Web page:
From Index Locorum to Citation Network: an Approavch to the Automatic Extraction of Canonical Reeferences and its Applications to the Study of Classical Texts

Student thesis: Doctoral ThesisDoctor of Philosophy


My research focusses on the automatic extraction of canonical references
from publications in Classics. Such references are the standard
way of citing classical texts and are found in great numbers throughout
monographs, journal articles and commentaries.
In chapters 1 and 2 I argue for the importance of canonical citations
and for the need to capture them automatically. Their importance and
function is to signal text passages that are studied and discussed, often
in relation to one another as can be seen in parallel passages found in
modern commentaries. Scholars in the field have long been exploiting
this kind of information by manually creating indexes of cited passages,
the so-called indices locorum. However, the challenge we now face is
find new ways of indexing and retrieving information contained in the
growing volume of digital archives and libraries.
Chapters 3 and 4 look at how this problem can be tackled by translating
the extraction of canonical citations into a computationally solvable
problem. The approach I developed consists of treating the extraction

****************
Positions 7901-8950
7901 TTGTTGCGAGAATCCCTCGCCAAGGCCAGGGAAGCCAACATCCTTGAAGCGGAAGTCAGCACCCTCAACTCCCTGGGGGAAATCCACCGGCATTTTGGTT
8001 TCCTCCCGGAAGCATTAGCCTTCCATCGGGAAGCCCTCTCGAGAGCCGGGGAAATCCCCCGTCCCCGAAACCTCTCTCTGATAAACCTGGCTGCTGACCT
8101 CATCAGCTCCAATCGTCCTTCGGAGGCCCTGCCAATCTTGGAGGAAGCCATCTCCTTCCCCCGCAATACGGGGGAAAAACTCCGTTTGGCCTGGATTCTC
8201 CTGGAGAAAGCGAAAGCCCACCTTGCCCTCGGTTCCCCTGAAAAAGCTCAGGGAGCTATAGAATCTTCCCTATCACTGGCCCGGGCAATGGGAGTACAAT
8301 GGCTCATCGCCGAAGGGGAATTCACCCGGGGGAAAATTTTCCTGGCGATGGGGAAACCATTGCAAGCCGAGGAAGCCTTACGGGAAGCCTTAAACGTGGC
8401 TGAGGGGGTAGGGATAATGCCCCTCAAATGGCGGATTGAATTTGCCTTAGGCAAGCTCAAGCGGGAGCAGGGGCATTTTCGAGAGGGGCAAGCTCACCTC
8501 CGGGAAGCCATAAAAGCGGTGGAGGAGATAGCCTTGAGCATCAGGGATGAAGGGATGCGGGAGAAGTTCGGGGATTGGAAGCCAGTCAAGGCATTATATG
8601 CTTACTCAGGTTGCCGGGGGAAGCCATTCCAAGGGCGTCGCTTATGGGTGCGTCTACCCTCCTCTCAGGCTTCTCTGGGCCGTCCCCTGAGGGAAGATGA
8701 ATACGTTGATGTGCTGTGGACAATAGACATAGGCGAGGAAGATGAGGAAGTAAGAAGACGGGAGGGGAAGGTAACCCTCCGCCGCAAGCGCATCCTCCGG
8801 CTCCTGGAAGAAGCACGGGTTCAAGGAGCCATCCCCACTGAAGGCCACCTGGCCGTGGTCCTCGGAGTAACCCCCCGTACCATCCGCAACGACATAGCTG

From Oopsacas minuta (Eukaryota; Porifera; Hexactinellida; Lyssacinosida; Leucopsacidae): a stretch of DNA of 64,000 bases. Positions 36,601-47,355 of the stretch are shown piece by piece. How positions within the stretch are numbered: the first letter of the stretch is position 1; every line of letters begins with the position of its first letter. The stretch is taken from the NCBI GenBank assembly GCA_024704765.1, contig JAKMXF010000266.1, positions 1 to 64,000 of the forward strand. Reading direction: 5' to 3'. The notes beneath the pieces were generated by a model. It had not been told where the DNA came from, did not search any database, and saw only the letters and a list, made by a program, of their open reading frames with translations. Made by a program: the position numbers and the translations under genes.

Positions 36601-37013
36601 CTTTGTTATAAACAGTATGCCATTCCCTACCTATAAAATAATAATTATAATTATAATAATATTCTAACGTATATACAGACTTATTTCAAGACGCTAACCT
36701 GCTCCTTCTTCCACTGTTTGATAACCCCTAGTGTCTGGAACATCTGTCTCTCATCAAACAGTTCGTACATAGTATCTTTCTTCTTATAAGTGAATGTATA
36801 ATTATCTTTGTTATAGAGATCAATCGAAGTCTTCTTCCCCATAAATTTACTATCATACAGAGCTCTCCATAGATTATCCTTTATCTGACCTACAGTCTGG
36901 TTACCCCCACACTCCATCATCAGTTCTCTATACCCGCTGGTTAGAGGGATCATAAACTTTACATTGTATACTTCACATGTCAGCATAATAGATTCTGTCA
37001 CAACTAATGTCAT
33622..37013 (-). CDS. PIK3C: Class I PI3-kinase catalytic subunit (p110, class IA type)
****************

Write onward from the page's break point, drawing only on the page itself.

of such citations as a problem of named entity extraction. This problem
can be solved with some degree of accuracy by applying and adapting
methods of Natural Language Processing. In this part of the dissertation
I discuss the implementation of this approach as a working prototype
and an evaluation of its performance.
Once canonical references have been extracted from texts, the web of
relations between documents that they create can be represented as a
network. This network can then be searched, manipulated, visualised
and analysed in various ways. In chapter 5 I focus specifically on how
this network can be leveraged to search through bodies of secondary
literature. Finally in chapter 6 I discuss how my work opens up new
research perspectives in terms of visualisation, analysis and the application
of such automatically extracted citation networks.
Date of Award2015
Original languageEnglish
Awarding Institution
  • King's College London
SupervisorJonathan Ginzburg (Supervisor), Shalom Lappin (Supervisor) & Willard McCarty (Supervisor)

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